While franchisee expectations are often predicated upon the extent of due diligence conducted by prospective franchisees during the initial stages of the franchise relationship (Weaven et al. 2010), the (dis)confirmation of a franchisee's expectations regarding the quality and performance of the franchise relationship will be dependent upon their search for relevant information concerning issues surrounding task specialisation and the nature and application of explicit and tacit (operant and operand) (Vargo, Lusch 2004) knowledge resources within the network. In particular, franchisees seek new information to assess the quality of operating manuals, value of initial and ongoing training initiatives, accessibility of accounting support, scope of supplier rebates, flexibility afforded in design of local market initiatives and so forth. Although the search for information in organisational networks is influenced by the intrinsic motivations, absorptive capacity of individual actors and the 'richness' of available information in the channel (Knoppen et al. 2011; Kwok, Gao 2005), one would assume that a franchisee's information search behaviours would inform of prior expectations relating to the current and future value of franchise unit ownership. Thus, we argue that:

H2: Information search will have a significant positive effect on expectations confirmation.

The marketing literature promotes the importance of understanding performance within the context of prior expectations (Szymanski, Henard 2001). Franchisees enter franchise agreements with expectations regarding their future income and franchisor-provided support particularly within the context of marketing and promotional assistance (Grace et al. 2013; Morrison 1997). Therefore, the confirmation of initial expectations regarding the likely value of the franchise business concept is likely to foster greater levels of satisfaction and will assist franchisees in understanding the intentions and expected behaviour of parent franchisors (Davies et al. 2011). Subsequently, any uncertainty is greatly reduced, which should build relational trust in the system (Harmon, Griffiths 2008). Therefore, we hypothesize that:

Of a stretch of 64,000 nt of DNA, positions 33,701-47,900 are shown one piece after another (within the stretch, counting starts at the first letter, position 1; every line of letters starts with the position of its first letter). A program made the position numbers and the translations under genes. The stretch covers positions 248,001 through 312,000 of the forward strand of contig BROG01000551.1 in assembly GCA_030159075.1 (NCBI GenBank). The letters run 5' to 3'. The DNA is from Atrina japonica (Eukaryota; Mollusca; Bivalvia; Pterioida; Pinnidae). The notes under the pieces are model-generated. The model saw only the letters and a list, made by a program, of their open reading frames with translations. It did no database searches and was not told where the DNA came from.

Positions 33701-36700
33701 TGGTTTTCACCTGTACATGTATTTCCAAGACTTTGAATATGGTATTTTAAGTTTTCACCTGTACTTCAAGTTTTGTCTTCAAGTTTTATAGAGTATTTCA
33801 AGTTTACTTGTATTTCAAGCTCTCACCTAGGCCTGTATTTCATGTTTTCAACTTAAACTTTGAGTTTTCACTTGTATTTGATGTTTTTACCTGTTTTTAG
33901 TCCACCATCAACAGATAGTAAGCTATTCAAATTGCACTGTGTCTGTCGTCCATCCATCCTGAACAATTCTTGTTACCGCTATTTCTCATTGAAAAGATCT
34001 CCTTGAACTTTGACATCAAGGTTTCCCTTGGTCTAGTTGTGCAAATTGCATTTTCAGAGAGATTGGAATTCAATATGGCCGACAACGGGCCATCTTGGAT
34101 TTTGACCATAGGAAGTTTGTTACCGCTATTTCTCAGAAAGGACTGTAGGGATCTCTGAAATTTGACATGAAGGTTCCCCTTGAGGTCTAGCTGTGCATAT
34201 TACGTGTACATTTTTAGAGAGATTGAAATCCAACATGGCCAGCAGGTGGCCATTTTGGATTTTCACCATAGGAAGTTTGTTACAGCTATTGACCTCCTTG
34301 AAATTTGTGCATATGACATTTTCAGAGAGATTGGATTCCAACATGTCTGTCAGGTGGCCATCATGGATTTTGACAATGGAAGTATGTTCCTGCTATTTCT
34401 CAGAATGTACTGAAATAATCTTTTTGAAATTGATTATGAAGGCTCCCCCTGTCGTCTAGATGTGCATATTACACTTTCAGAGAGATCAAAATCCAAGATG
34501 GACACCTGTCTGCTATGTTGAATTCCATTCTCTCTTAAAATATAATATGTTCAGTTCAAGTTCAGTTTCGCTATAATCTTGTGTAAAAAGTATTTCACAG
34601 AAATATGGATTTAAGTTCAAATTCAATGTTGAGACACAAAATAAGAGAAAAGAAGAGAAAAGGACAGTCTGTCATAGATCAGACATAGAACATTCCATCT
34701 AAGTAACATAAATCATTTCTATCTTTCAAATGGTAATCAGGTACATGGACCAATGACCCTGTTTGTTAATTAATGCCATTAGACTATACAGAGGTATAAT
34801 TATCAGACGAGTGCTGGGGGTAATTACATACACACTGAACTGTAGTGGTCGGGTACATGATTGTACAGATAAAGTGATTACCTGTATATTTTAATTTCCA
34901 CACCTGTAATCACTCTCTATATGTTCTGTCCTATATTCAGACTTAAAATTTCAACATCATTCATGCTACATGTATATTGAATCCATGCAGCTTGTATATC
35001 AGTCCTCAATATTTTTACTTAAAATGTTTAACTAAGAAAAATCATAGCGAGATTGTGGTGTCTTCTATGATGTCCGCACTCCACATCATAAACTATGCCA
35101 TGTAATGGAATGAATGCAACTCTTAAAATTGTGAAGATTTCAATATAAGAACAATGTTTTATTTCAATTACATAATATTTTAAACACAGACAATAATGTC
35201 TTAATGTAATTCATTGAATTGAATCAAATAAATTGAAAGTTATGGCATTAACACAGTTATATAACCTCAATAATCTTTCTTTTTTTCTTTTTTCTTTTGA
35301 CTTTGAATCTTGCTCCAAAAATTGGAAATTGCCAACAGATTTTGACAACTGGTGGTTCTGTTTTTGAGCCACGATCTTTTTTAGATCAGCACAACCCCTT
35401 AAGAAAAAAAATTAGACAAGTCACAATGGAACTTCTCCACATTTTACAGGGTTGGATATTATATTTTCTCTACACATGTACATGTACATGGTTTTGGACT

H3: Expectations confirmation will have a significant positive effect on trust.

Franchising, by its very nature relies upon mechanisms to encourage the availability and sharing of information to assist franchisees to effectively complete their tasks (Mohr, Spekman 1994). Indeed successful franchise organisations are ones that encourage the free-flow of information that is fast, transparent and universally accessible (Paswan, Whittman 2009). In this way, franchisees have constant access to important formal and informal sources of information (Mohr et al. 1996), thus reducing the likelihood of goal divergence (resulting from misconceptions based upon asymmetric information exchange in the network) and increasing levels of trust in the network (Dant, Nasr 1998). Although trust in business relationships is said to include dimensions of credibility and benevolence (Colquitt, Rodell 2011), we argue that, given that franchisee success is predicated on the actions and motives of their franchisors, the benevolence dimension is of paramount importance. Indeed, should franchisees perceive franchisors to be honest and reliable, then these affective evaluations will frame resultant assessments of the franchisor's credibility. Moreover, as uncertainty undermines trust in business exchanges, should franchisees perceive that franchisors are (deliberately or unintentionally) withholding information from them, they would be likely to question the credibility or intentions of their franchisor, and may be more likely to engage in opportunistic behaviours or manifest conflict (Morrison 1997). Moreover, and indifferentiation from previous research (e.g. Chiou et al. 2004) we define franchisor openness as incorporating perceptions of open lines of communication within the franchise system and in relation to conflict management. Thus, we hypothesize that:

H4: Franchisor openness will have a significant positive effect on trust.